Between you and me, I am not a great fan of competition. However, it is undoubtedly true that having goals and objectives makes the process of putting in the miles (whether literal or metaphorical) easier to achieve. It is the reason why a daily list of Things to Do is now written without a thought with the second cuppa of the day. In the exercise department, self-motivation is key. Pushing each day to obtain what can often seem like nominal targets does have a benefit: those thirty-six tiny push-ups achieved yesterday will be a little bit stronger once completed today.
Last night, my Functional Threshold Power went up by a massive eight points. It wasn’t through a scheduled test, simply doing the Richmond World Cycling Championship course on Zwift as if I was trying to win it. What is now apparent is that setting goals matter far more than they ever did, because by these yardsticks does the true ability of an individual emerge. It’s why I’ve signed up for all those challenges: sure, some of them dangle free shit like juicy, fresh carrots… the realistic chances of winning any of it is slim to none. That’s not why we’re taking part.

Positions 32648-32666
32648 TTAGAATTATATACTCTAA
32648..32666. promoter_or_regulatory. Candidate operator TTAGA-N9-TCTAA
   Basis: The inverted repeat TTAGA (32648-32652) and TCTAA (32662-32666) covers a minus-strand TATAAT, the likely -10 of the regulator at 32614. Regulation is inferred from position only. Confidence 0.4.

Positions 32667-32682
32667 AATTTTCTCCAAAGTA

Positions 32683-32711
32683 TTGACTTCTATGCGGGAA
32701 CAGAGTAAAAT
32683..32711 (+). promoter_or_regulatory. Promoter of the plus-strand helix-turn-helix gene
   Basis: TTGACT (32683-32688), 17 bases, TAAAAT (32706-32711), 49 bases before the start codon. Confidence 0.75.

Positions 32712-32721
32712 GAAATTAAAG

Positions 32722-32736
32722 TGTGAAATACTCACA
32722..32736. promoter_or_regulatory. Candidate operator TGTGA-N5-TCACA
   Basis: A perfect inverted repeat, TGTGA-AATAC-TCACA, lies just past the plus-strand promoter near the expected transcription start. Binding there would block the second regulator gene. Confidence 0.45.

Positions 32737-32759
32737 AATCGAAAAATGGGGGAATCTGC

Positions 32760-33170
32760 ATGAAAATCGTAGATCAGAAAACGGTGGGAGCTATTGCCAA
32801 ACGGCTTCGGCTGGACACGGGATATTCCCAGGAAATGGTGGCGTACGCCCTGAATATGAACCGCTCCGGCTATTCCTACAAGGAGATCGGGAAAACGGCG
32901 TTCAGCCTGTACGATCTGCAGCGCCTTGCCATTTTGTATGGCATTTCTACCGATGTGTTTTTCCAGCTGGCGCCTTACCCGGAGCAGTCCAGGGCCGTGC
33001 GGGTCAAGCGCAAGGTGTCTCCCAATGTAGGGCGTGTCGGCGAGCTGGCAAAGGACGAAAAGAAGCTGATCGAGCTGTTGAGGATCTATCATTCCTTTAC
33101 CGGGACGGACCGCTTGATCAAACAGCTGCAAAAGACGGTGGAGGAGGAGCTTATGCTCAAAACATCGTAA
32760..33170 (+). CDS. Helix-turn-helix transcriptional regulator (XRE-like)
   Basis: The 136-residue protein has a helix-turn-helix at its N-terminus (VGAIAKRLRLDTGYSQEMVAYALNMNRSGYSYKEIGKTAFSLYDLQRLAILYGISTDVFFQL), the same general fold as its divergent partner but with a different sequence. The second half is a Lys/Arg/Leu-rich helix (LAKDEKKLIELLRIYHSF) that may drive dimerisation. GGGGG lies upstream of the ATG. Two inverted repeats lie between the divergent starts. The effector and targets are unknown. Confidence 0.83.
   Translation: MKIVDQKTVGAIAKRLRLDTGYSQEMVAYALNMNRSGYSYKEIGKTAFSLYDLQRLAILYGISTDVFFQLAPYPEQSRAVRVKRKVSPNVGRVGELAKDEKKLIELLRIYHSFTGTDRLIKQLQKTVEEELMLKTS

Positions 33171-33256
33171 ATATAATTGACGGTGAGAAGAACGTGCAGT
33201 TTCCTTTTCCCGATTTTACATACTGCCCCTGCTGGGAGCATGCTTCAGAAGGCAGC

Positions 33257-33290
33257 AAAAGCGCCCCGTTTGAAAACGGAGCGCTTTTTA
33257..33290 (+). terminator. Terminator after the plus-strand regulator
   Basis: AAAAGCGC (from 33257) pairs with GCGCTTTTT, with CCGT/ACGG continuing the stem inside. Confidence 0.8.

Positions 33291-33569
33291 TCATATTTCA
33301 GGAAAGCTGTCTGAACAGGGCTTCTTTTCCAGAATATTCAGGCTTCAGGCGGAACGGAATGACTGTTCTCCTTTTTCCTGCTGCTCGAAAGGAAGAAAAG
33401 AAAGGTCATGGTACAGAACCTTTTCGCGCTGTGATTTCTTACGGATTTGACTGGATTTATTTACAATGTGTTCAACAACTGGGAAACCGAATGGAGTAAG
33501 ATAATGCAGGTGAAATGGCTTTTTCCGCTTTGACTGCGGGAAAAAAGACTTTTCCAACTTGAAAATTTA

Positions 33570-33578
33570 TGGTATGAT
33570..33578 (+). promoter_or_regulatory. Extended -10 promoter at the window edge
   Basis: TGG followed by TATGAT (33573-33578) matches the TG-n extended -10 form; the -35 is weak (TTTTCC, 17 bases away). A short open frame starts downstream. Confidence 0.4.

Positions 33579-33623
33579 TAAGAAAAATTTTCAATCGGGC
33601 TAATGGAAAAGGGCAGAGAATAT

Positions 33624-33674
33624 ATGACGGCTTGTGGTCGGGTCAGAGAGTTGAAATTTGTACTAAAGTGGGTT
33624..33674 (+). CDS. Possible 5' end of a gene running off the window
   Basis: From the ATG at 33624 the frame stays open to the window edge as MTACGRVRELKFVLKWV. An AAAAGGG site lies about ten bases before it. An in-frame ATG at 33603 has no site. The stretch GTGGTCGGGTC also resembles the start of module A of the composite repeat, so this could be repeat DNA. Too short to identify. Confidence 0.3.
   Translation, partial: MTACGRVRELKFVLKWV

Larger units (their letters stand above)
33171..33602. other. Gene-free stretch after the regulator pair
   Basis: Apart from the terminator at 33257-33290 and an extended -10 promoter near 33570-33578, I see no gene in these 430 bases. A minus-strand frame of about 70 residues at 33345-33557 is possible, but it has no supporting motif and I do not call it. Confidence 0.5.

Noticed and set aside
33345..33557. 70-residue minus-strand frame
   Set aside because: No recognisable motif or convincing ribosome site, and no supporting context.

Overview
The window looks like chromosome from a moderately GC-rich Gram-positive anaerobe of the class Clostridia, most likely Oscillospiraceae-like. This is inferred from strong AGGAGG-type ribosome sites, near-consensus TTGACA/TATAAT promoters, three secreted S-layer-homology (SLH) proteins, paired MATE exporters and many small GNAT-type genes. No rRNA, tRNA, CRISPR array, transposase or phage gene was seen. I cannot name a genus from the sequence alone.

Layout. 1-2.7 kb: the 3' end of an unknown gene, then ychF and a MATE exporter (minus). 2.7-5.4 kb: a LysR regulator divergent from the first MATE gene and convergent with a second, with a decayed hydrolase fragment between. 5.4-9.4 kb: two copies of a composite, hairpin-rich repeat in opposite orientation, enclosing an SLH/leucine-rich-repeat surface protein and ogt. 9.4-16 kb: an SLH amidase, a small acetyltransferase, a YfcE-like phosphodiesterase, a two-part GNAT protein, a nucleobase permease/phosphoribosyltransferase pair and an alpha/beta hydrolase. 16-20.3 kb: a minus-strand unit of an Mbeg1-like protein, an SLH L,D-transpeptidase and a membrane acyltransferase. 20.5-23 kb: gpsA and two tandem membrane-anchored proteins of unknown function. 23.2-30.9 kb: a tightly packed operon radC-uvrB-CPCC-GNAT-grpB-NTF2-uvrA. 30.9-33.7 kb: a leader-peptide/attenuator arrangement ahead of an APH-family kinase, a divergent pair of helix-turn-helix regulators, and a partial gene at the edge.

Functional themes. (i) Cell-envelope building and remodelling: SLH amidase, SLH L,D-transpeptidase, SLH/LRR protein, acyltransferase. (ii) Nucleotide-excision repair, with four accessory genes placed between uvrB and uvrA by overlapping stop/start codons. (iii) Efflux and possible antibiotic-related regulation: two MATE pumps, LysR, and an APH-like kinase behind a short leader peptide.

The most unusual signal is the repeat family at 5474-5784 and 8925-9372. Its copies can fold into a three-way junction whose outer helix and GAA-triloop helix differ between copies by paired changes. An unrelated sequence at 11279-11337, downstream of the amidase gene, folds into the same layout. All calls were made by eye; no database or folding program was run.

This effort, plus the fact there was no car to use yesterday in the rainiest day remembered for some time, also pushed the step count up in the range that’s not been seen for many, many months. I miss walking, and that needs to be fixed as the weather improves.
The Fitbit won’t normally record my steps as miles, and so this is not a strictly accurate representation of effort (18 miles ridden plus about 6 miles walked yesterday would be closer to the truth.) Asking my Fitbit to record the activity as cycling will work if bike moves, but is largely redundant when static, so the thing is shoved in my cycling shorts (at leg level) to record movement that way. As a heart monitor is worn it’s easy to equate an accurate calorie count regardless.
However, if truth be told, the camera and I need to be outside, by the Estuary and in the woods and at the old buildings that are crying out to be photographed. That’s the plan for May, and with an improvement in general organisation, all these things should now be doable.
That’s the plan anyway.